What is Charm?
Charm is one of the most useful qualities a person can possess. It eases social eases social interaction, and prevents fights. But what is it? And why do some people have truckloads of it while others equally intelligent and physically attractive fail to exude a glimmer of that stuff?
Charm is not about what a person does but it’s about how they make others feel.
A party or social gathering makes a good place for studying charm. The guests who display most charm are often those whose voice you hear least but they are surrounded by eager talkers. At parties one needs to give people some encouragement to talk. The most effective are those that make people feel they are important and interesting.
The most vital thing is empathy, the ability to know, intuitively, what the other actually feels. It is not a conscious effort as we pick up clues about other people by little gestures, like body language and facial expressions.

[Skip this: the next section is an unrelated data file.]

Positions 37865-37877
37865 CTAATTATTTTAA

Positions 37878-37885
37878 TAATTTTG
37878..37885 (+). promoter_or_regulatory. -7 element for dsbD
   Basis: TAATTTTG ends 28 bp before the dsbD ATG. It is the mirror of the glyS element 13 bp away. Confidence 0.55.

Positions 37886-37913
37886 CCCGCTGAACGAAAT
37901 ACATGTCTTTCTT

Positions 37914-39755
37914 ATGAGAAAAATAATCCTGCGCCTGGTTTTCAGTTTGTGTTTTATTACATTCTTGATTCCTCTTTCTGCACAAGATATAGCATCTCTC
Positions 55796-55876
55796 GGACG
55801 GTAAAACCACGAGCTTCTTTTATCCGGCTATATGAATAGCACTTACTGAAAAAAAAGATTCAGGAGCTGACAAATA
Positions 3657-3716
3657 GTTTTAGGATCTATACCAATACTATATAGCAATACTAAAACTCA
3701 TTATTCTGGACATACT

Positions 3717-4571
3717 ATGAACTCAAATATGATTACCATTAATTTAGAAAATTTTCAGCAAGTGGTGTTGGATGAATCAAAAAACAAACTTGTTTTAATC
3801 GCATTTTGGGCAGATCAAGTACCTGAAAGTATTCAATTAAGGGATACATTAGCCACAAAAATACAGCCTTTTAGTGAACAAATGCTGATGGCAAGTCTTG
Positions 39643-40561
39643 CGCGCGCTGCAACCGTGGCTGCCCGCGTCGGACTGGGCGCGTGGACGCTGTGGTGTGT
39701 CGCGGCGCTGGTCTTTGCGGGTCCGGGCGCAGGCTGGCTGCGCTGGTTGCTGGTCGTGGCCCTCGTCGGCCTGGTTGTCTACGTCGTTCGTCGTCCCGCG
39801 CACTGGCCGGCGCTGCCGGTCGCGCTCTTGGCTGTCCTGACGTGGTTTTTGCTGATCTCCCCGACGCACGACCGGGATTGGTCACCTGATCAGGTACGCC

There are basically two types of smiles—the social smiles and the genuine smile. The first can be turned on or off at will, but the second is the real smile, which is also reflected in the eyes of the beholder.
More so, real charmers do not make people listen to their own stories but prefer to listen to others, because radiating false charm is worse than not having any charm.
The most important thing while listening to the other persons’ conversation is that we should be gentle so that the other person can easily approach us. And to maintain this type of attitude, we should be non-aggressive and a patient listener.